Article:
Database, tools and applications vendor Oracle Corp. will unveil OracleSalesOnline.com Monday, a free online CRM (customer relations management) software service.
Based on the Oracle 8i database, OracleSalesOnline.com is designed to assist companies with mobile sales forces by making CRM information, such as contacts, leads, performance tracking and schedules, available online at no charge.
The software service, which has been operating, unannounced, for sixty days, is designed for companies who are looking to make the transition to operating as e-businesses, said Mark Barrenechea, Oracle's senior vice president of the vendor's CRM division.
Targeted at medium and large-sized enterprises, those with 50 to 500 users, Barrenechea says the service will help companies the most who have work forces spread over multiple regions.
Available to any company who wants to sign up for it, OracleSalesOnline.com is free for basic use, but will include a pay-as-you-go-model starting in December, designed to only charge users who exceed the abilities of the basic package, such as those using travel, time or expense management options, as well as marketing services.
Oracle expects to make money off of this free service in two ways, Barrenechea said. First, the company hopes the service will drive sales of its other e-business software, and secondly, it expects that it will eventually make money off of the fee-based services.
Oracle claims that companies can begin using OracleSalesOnline.com in a matter of minutes after signing up. This is because the offering requires no special software or hardware on the client side, instead basing all data and storage at an Oracle facility, much like the ASP (application service provider) business model. After entering data online, users will be able access that information from any computer with an Internet connection and Web browsers Microsoft Corp.'s Internet Explorer 4.0 or America Online Inc.'s Netscape Navigator 4.0 or later versions.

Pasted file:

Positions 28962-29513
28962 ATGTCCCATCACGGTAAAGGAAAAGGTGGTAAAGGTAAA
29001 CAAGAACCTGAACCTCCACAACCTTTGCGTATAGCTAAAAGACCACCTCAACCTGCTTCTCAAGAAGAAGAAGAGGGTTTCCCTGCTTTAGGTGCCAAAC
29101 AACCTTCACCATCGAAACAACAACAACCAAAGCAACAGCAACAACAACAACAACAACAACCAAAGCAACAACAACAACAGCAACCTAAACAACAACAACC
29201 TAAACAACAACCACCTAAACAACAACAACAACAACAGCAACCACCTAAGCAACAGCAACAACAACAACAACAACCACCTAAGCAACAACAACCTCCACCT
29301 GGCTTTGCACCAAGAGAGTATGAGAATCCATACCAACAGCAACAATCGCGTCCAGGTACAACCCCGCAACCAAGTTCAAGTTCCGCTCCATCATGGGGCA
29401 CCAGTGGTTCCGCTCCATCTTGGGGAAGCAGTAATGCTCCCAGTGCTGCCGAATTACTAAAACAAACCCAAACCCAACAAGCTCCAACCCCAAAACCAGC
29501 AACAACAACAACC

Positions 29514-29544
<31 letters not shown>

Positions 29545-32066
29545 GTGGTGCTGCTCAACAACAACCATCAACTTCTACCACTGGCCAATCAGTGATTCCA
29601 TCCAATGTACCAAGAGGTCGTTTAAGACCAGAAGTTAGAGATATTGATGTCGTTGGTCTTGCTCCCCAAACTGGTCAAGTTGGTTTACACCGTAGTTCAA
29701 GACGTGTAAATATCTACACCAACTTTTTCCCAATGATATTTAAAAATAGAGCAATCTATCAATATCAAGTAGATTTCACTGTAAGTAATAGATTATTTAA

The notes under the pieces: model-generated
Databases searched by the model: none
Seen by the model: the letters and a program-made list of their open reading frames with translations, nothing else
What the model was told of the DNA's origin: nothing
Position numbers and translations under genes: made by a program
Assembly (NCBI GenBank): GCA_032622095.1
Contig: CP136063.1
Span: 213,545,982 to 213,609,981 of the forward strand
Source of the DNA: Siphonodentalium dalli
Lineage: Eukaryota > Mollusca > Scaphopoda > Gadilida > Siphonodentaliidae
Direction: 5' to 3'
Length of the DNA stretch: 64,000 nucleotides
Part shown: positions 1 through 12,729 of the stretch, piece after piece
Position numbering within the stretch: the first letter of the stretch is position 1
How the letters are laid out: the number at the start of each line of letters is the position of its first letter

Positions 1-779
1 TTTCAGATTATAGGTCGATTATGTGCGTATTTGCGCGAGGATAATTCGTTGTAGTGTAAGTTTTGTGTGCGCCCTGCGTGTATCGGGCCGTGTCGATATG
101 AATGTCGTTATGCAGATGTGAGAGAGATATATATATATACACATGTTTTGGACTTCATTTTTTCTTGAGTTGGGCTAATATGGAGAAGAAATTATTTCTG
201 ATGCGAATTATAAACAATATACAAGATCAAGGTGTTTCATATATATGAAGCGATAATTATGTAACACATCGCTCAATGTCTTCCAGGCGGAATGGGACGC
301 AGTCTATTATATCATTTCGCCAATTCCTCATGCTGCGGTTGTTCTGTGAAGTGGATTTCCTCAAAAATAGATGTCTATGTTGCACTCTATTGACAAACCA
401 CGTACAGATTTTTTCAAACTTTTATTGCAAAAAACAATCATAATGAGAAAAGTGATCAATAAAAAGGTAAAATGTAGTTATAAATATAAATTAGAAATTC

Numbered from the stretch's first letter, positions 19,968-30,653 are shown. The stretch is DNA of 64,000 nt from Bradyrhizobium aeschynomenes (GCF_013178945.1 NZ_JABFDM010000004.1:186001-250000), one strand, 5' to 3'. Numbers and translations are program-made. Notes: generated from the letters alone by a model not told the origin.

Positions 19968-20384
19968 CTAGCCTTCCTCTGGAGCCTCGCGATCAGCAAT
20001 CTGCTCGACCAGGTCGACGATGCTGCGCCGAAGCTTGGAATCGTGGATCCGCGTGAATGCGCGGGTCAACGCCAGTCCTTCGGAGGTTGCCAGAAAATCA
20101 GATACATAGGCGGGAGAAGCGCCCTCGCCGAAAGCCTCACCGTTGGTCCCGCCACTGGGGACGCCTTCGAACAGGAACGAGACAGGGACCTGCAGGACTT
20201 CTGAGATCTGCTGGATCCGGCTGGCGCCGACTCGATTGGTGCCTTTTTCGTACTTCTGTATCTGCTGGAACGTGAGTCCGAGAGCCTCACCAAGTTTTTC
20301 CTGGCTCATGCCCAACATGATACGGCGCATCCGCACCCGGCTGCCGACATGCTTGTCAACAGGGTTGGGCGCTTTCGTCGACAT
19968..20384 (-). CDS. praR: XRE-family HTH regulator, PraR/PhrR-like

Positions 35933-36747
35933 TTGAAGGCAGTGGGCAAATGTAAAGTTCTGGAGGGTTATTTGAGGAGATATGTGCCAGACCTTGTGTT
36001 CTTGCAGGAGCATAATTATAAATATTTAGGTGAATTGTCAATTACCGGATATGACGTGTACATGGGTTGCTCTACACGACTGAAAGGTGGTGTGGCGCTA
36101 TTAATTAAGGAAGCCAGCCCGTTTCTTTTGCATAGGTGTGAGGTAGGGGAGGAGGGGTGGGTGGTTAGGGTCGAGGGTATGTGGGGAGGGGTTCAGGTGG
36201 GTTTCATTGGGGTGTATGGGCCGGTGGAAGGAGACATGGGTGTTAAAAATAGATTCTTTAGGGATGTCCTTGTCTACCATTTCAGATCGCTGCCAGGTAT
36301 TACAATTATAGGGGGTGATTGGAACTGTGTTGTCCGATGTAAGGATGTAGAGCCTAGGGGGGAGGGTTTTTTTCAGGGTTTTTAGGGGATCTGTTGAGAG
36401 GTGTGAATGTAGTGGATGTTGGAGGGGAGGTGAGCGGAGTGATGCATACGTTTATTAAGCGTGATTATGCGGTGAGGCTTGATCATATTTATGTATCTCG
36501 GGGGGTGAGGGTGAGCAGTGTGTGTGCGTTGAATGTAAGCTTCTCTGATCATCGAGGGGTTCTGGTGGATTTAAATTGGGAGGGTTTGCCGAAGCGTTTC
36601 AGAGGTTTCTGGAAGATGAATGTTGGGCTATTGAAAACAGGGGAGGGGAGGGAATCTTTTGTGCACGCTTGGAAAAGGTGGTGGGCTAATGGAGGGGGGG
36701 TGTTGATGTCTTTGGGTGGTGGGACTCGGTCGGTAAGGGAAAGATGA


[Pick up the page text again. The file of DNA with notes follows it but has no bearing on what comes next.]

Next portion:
Also included is online training in the use of the system and customer support.
Analysts, however, aren't too impressed with OracleSalesOnline.com.
"It's a big yawn at this point. It's a day late and a dime short," said Michael Maoz, research director of market research company Gartner Group Inc.'s CRM practice.
This is not the first time that basic sales automation software has been given away for free, Maoz said, and it's not the first time Oracle has made its software freely available, either. Oracle has been doing that for months, he added.
Such basic CRM services will not help many customers, Maoz said. Most likely, OracleSalesOnline.com will appeal to organizations who already use Oracle's more powerful and full-featured back office software, startups who have no investment in CRM software or small companies who are only seeking the most basic services, he added.
Oracle's move to make some of its CRM software available for free is designed to slow the momentum of the leader in this market, Siebel Systems Inc., according to Maoz.
The new service is a challenge to Siebel, who cannot duplicate these offerings, according to Oracle's Barrenechea. To do so would erode Siebel's business model, he said.
Gartner's Maoz, however, is not convinced that OracleSalesOnline.com will threaten Siebel.
OracleSalesOnline.com "won't change the CRM market," Maoz said.
Businesses will gravitate towards the best software, whether it is free or not, he said.
Oracle claims to already have 300 companies signed up for OracleSalesOnline.com, including Auto Exchange, GlobalCenter Inc. and Barclays Bank PLC.
However, "there's a big difference between signing up and using," Maoz pointed out.
Salesforce.com Inc., another Web-based CRM company has 30,000 users and "is only a blip on the CRM market," Maoz said.
The question is, according to the analyst, is what benefits users, what improves customer relations? In his view, OracleSalesOnline.com does neither.
Oracle, in Redwood Shores, California, can be reached at +1-650-506-7000 or via the Internet at http://www.oracle.com/.